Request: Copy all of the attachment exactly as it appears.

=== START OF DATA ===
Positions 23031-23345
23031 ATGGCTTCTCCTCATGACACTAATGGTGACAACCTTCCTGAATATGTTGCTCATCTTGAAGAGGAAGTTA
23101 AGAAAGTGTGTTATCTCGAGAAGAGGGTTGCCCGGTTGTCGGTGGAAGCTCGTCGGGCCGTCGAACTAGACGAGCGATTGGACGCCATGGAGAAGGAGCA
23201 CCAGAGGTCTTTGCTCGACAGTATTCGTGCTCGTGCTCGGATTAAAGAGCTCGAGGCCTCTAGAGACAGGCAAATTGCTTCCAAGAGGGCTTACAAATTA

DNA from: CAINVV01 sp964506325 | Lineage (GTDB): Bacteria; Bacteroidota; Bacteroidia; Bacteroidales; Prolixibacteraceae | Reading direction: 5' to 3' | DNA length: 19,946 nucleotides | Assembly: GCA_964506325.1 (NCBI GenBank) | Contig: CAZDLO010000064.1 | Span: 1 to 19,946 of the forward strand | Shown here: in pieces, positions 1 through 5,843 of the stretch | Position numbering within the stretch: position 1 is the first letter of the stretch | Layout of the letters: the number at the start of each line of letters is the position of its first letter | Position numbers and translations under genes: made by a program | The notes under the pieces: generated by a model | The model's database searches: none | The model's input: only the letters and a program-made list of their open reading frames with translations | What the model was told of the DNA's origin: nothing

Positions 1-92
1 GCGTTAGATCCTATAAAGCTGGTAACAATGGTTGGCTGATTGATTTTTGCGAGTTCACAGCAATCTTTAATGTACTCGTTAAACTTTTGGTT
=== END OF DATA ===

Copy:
Positions 23031-23345
23031 ATGGCTTCTCCTCATGACACTAATGGTGACAACCTTCCTGAATATGTTGCTCATCTTGAAGAGGAAGTTA
23101 AGAAAGTGTGTTATCTCGAGAAGAGGGTTGCCCGGTTGTCGGTGGAAGCTCGTCGGGCCGTCGAACTAGACGAGCGATTGGACGCCATGGAGAAGGAGCA
23201 CCAGAGGTCTTTGCTCGACAGTATTCGTGCTCGTGCTCGGATTAAAGAGCTCGAGGCCTCTAGAGACAGGCAAATTGCTTCCAAGAGGGCTTACAAATTA

DNA from: CAINVV01 sp964506325 | Lineage (GTDB): Bacteria; Bacteroidota; Bacteroidia; Bacteroidales; Prolixibacteraceae | Reading direction: 5' to 3' | DNA length: 19,946 nucleotides | Assembly: GCA_964506325.1 (NCBI GenBank) | Contig: CAZDLO010000064.1 | Span: 1 to 19,946 of the forward strand | Shown here: in pieces, positions 1 through 5,843 of the stretch | Position numbering within the stretch: position 1 is the first letter of the stretch | Layout of the letters: the number at the start of each line of letters is the position of its first letter | Position numbers and translations under genes: made by a program | The notes under the pieces: generated by a model | The model's database searches: none | The model's input: only the letters and a program-made list of their open reading frames with translations | What the model was told of the DNA's origin: nothing

Positions 1-92
1 GCGTTAGATCCTATAAAGCTGGTAACAATGGTTGGCTGATTGATTTTTGCGAGTTCACAGCAATCTTTAATGTACTCGTTAAACTTTTGGTT